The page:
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[285] Pacific Ocean, over towards Japan, but on the peaks and summits stretching from the Adirondack to the Blue Ridge. Pittsburg, a village only nine years old, stood in the desert. A man who ventured down the Ohio in a canoe was honoured as an explorer. On the spots where Wheeling and Cincinnati stand to-day, with their schools and churches, railways and manufactories, the adventurer saw the smoke of Indian fires, and heard the war-whoop of Indian camps. Red men hunted buffalo on the plains of Indiana, paddled canoes down the Ohio, and snared fish in the tributaries of the Big Drink.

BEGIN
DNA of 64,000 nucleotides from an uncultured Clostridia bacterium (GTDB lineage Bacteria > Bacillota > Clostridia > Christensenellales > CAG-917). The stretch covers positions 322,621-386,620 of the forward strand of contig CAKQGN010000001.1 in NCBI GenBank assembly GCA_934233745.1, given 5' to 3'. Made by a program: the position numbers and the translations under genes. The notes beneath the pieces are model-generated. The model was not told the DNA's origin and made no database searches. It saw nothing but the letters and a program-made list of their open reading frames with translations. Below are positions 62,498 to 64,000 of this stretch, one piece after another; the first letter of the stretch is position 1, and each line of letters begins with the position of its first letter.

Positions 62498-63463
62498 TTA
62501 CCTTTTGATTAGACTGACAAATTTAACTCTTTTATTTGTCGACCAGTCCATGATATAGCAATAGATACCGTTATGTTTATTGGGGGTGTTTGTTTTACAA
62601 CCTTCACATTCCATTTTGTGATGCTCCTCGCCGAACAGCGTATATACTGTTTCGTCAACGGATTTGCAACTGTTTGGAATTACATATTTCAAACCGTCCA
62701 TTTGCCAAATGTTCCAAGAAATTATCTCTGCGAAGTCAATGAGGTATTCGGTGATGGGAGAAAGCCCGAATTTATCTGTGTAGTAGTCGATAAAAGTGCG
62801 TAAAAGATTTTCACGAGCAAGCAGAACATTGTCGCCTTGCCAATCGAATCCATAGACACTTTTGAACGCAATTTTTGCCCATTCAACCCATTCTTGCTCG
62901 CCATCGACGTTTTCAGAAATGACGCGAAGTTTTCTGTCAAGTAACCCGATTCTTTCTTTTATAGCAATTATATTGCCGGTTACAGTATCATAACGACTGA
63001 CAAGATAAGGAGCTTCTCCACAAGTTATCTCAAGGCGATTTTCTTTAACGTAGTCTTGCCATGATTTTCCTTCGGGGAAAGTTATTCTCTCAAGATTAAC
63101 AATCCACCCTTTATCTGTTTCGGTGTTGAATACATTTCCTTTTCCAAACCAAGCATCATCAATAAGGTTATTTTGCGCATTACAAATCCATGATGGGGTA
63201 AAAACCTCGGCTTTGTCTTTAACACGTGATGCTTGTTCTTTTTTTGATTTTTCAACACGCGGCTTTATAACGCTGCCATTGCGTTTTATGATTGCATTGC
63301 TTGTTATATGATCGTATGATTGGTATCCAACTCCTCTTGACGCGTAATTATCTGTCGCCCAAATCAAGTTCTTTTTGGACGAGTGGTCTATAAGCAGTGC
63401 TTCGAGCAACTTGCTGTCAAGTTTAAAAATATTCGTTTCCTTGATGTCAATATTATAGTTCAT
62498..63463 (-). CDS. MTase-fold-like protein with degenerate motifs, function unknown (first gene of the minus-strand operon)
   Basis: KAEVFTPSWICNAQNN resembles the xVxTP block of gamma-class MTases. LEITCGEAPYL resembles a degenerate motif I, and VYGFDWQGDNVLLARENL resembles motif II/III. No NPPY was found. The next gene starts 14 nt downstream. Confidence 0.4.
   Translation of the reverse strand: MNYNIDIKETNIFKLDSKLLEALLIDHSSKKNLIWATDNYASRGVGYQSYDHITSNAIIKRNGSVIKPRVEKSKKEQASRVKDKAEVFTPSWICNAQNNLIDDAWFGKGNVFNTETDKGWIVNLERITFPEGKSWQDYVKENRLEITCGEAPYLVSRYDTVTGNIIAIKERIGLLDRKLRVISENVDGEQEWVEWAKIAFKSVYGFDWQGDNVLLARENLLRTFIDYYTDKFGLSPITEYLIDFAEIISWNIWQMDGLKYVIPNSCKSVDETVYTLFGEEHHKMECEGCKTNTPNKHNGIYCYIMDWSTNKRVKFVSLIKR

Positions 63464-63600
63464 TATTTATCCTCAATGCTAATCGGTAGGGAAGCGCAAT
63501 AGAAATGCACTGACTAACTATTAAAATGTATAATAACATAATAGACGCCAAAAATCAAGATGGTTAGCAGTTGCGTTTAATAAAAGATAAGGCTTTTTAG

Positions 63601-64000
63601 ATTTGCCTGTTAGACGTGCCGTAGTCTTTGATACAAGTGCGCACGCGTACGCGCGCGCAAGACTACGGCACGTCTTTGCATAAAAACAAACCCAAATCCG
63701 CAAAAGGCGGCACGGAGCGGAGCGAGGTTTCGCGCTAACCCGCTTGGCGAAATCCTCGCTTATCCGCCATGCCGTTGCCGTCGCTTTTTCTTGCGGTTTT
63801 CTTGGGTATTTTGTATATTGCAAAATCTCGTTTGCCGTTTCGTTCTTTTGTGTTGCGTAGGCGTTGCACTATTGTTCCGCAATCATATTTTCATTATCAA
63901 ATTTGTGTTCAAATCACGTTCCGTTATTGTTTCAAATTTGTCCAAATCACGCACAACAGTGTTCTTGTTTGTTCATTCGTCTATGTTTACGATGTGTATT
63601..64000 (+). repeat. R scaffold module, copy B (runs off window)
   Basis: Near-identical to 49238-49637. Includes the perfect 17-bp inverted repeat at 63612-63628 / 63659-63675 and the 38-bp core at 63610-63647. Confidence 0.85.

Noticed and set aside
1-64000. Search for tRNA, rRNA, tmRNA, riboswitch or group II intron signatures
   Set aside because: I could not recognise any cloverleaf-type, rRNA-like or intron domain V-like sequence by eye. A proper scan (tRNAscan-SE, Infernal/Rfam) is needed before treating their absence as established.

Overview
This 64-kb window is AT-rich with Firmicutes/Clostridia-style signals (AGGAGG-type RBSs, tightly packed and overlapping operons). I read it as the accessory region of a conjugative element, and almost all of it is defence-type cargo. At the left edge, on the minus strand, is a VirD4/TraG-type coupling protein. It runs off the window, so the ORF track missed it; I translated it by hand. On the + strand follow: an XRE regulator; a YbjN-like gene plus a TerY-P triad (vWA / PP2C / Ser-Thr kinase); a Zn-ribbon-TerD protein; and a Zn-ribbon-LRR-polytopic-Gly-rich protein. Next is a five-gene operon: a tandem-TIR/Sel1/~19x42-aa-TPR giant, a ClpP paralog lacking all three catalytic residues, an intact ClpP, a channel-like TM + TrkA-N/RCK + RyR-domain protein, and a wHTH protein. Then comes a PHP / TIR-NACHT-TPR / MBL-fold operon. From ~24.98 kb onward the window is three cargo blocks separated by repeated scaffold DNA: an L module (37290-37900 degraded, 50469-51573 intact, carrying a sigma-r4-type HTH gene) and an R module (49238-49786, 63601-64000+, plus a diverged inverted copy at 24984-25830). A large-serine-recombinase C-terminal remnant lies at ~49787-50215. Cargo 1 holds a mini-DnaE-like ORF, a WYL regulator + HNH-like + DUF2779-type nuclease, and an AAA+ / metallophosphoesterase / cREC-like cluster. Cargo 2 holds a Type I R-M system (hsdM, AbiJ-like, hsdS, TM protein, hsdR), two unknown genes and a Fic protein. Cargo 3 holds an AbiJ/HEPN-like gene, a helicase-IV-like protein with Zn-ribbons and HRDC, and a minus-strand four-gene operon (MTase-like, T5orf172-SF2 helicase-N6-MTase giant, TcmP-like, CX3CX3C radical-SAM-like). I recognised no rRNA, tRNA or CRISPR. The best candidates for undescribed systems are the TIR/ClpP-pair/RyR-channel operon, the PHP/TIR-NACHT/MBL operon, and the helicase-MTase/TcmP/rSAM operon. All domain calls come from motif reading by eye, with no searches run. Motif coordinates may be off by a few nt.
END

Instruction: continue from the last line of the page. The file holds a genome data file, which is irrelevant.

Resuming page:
South of the young Republic stood a watchful and suspicious enemy, who was all the more difficult to treat since she had formerly been a friend. France held the mouth of the Mississippi, and, in her ignorance of true political science, she had practically closed that artery of commerce to Americans. In a country without canals, and with hardly any roads, free use of the great river was a first condition of settlement in the Mississippi Valley, and nothing like a free use of that river could be obtained from the French viceroys reigning at New Orleans. By nature and events alike the young Republic seemed

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